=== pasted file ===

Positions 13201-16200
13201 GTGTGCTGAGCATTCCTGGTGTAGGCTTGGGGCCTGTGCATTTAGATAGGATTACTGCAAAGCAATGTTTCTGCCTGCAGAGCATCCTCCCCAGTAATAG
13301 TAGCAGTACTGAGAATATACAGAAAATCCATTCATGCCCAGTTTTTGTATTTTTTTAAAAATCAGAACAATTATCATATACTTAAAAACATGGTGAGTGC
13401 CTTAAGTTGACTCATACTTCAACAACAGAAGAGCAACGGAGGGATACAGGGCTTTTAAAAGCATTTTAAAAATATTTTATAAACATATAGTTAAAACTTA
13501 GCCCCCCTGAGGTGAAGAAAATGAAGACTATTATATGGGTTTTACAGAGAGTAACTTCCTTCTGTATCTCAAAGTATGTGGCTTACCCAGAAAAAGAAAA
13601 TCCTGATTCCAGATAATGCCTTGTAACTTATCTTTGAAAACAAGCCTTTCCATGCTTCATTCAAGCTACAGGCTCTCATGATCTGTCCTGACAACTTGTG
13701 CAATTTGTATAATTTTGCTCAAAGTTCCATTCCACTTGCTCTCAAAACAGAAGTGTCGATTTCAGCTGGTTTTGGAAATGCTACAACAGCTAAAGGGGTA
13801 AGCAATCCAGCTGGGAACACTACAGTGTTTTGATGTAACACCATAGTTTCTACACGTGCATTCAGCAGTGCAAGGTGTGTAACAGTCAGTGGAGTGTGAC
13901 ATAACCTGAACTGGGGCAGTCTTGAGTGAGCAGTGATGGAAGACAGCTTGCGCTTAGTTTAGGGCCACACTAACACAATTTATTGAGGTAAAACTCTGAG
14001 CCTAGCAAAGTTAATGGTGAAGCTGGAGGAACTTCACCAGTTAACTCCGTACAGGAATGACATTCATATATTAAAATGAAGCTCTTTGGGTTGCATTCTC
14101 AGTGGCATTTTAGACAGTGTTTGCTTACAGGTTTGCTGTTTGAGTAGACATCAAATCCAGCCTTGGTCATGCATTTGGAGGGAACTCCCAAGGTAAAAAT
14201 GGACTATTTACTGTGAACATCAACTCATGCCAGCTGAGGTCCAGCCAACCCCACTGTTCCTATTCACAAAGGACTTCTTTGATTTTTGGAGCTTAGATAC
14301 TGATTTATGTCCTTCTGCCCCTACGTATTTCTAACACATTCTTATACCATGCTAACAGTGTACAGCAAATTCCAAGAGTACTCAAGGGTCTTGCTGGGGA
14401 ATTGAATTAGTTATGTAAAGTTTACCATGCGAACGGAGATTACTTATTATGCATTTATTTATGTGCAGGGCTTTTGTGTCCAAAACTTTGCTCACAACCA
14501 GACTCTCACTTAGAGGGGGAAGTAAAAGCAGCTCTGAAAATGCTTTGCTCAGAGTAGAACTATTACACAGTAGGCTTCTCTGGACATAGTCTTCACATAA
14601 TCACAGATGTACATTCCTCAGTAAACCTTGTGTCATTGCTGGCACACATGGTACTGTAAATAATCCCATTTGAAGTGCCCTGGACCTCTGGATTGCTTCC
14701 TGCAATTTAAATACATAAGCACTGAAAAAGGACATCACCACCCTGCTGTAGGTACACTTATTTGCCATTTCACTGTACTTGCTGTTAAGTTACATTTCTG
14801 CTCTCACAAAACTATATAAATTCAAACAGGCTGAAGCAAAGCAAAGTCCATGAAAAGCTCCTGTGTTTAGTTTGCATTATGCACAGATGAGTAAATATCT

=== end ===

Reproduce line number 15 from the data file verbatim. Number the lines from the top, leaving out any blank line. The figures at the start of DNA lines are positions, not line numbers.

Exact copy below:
14501 GACTCTCACTTAGAGGGGGAAGTAAAAGCAGCTCTGAAAATGCTTTGCTCAGAGTAGAACTATTACACAGTAGGCTTCTCTGGACATAGTCTTCACATAA